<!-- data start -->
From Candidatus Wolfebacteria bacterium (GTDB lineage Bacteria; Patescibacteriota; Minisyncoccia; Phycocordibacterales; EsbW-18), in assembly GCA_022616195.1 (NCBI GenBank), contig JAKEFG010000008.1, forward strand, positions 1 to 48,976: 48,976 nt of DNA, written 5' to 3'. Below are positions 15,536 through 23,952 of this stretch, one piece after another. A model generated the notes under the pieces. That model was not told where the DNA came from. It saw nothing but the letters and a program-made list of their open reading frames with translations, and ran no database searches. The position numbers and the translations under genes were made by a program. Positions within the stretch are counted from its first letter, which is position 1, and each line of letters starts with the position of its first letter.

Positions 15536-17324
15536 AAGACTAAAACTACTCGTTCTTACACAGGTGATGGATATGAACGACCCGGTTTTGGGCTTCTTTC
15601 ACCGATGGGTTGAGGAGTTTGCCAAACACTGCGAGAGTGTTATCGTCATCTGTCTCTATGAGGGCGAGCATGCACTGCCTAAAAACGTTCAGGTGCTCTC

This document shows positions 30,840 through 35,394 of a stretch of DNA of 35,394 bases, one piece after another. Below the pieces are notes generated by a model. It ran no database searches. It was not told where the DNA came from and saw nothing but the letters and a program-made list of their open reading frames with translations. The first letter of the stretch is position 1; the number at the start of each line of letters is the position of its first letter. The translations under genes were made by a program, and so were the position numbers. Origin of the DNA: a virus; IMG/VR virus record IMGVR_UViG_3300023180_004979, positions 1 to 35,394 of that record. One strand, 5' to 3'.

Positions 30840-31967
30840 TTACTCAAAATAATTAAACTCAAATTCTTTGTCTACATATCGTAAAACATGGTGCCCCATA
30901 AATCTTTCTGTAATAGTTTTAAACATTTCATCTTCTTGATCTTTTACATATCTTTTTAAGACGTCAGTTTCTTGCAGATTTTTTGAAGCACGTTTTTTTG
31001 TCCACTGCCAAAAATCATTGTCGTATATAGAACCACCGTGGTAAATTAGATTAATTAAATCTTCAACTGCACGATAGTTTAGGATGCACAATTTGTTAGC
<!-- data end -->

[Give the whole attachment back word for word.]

From Candidatus Wolfebacteria bacterium (GTDB lineage Bacteria; Patescibacteriota; Minisyncoccia; Phycocordibacterales; EsbW-18), in assembly GCA_022616195.1 (NCBI GenBank), contig JAKEFG010000008.1, forward strand, positions 1 to 48,976: 48,976 nt of DNA, written 5' to 3'. Below are positions 15,536 through 23,952 of this stretch, one piece after another. A model generated the notes under the pieces. That model was not told where the DNA came from. It saw nothing but the letters and a program-made list of their open reading frames with translations, and ran no database searches. The position numbers and the translations under genes were made by a program. Positions within the stretch are counted from its first letter, which is position 1, and each line of letters starts with the position of its first letter.

Positions 15536-17324
15536 AAGACTAAAACTACTCGTTCTTACACAGGTGATGGATATGAACGACCCGGTTTTGGGCTTCTTTC
15601 ACCGATGGGTTGAGGAGTTTGCCAAACACTGCGAGAGTGTTATCGTCATCTGTCTCTATGAGGGCGAGCATGCACTGCCTAAAAACGTTCAGGTGCTCTC

This document shows positions 30,840 through 35,394 of a stretch of DNA of 35,394 bases, one piece after another. Below the pieces are notes generated by a model. It ran no database searches. It was not told where the DNA came from and saw nothing but the letters and a program-made list of their open reading frames with translations. The first letter of the stretch is position 1; the number at the start of each line of letters is the position of its first letter. The translations under genes were made by a program, and so were the position numbers. Origin of the DNA: a virus; IMG/VR virus record IMGVR_UViG_3300023180_004979, positions 1 to 35,394 of that record. One strand, 5' to 3'.

Positions 30840-31967
30840 TTACTCAAAATAATTAAACTCAAATTCTTTGTCTACATATCGTAAAACATGGTGCCCCATA
30901 AATCTTTCTGTAATAGTTTTAAACATTTCATCTTCTTGATCTTTTACATATCTTTTTAAGACGTCAGTTTCTTGCAGATTTTTTGAAGCACGTTTTTTTG
31001 TCCACTGCCAAAAATCATTGTCGTATATAGAACCACCGTGGTAAATTAGATTAATTAAATCTTCAACTGCACGATAGTTTAGGATGCACAATTTGTTAGC